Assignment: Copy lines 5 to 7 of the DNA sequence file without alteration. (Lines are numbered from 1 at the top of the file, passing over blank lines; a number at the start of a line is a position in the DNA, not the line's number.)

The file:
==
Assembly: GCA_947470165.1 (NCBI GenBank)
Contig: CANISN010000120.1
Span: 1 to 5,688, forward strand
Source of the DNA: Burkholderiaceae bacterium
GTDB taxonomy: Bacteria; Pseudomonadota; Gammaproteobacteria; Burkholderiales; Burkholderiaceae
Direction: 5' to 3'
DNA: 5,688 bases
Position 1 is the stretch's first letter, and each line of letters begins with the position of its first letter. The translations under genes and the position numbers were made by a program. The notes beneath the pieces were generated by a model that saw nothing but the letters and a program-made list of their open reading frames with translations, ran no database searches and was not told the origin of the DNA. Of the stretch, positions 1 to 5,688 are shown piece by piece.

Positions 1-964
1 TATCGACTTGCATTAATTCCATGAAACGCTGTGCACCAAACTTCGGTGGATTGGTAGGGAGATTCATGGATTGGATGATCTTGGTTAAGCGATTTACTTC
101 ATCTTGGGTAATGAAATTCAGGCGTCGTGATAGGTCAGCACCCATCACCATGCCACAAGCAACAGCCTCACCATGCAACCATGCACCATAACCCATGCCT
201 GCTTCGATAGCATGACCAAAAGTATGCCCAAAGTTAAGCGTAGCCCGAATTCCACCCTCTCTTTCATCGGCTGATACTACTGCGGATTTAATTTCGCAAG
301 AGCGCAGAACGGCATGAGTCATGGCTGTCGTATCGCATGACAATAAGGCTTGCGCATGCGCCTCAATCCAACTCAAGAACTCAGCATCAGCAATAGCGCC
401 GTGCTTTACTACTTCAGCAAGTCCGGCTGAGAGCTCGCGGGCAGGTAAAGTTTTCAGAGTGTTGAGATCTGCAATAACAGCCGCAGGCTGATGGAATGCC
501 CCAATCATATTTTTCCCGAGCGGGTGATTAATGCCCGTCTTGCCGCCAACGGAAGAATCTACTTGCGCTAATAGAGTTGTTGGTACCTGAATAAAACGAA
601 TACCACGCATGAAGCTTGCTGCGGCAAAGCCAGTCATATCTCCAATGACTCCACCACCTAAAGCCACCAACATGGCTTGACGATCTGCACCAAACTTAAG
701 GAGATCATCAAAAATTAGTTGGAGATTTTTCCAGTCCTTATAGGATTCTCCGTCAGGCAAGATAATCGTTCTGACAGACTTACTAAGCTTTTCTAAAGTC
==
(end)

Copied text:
GTDB taxonomy: Bacteria; Pseudomonadota; Gammaproteobacteria; Burkholderiales; Burkholderiaceae
Direction: 5' to 3'
DNA: 5,688 bases